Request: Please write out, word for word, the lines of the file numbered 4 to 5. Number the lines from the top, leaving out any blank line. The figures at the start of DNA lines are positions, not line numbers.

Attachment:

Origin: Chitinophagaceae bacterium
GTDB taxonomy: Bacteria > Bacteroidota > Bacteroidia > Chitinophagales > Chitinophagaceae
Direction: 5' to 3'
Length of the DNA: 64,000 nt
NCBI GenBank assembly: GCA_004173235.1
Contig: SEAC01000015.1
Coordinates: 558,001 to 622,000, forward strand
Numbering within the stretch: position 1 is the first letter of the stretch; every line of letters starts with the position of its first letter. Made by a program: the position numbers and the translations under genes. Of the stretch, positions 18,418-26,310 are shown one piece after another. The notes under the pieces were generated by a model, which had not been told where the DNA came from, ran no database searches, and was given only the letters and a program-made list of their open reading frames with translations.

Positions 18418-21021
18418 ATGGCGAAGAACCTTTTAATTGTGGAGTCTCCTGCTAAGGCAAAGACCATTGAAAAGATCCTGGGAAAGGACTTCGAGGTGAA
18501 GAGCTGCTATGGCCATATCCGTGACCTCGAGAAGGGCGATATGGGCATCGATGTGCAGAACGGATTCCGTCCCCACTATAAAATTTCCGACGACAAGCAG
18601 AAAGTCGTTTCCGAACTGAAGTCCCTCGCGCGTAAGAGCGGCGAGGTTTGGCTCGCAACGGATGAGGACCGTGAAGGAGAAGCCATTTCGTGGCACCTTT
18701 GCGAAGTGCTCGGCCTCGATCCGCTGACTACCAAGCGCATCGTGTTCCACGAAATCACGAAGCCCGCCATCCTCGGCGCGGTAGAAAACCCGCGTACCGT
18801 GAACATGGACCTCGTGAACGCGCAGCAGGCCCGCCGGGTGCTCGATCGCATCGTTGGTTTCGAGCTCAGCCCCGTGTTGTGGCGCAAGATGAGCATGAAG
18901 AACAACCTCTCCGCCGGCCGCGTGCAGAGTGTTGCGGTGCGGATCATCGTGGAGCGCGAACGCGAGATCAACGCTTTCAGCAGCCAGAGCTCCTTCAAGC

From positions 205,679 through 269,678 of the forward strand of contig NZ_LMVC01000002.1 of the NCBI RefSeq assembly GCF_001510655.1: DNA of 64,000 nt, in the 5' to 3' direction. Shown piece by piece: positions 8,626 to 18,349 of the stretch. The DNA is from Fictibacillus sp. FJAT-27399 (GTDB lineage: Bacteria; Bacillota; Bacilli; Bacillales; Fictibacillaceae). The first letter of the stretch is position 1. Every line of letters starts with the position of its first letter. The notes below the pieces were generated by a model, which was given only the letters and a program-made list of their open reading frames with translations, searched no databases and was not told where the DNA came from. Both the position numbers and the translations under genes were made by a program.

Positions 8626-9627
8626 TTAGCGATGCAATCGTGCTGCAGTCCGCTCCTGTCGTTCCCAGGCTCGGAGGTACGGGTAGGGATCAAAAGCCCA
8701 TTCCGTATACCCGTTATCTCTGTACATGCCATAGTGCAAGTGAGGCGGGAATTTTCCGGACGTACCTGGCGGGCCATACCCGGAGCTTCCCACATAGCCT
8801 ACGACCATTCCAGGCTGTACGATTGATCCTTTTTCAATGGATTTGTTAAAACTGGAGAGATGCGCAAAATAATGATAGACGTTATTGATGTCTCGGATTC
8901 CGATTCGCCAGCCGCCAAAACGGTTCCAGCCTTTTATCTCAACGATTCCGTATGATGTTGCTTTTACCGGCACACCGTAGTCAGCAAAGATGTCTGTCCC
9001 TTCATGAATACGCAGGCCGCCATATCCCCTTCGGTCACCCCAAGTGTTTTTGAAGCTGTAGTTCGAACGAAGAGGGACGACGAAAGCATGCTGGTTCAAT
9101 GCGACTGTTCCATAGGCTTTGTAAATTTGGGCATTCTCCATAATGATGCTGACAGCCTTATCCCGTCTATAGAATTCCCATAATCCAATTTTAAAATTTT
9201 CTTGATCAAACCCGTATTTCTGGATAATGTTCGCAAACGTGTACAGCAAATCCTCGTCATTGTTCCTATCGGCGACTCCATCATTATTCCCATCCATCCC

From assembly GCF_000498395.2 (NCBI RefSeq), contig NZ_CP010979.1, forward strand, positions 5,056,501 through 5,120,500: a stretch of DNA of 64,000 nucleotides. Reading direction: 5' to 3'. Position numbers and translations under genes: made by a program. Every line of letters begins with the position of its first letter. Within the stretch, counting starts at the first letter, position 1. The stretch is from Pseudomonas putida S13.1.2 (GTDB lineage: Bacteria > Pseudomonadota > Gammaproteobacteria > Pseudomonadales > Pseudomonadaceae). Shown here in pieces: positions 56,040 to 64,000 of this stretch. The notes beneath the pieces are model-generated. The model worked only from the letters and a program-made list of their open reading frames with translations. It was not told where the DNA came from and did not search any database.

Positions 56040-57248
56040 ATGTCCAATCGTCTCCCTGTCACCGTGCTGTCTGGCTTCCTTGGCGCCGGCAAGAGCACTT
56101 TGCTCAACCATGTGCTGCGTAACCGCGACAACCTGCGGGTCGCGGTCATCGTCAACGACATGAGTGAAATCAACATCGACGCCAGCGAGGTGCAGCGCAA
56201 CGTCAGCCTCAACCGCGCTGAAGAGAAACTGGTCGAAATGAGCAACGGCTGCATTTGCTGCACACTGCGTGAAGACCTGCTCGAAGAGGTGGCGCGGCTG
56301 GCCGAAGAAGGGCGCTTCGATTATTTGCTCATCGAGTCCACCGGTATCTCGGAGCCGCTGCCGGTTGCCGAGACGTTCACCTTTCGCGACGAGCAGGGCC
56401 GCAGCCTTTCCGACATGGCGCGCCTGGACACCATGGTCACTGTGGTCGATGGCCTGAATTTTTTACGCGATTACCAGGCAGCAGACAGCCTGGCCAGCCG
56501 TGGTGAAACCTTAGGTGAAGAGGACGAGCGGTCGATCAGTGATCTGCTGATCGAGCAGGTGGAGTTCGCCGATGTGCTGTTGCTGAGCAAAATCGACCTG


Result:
Length of the DNA: 64,000 nt
NCBI GenBank assembly: GCA_004173235.1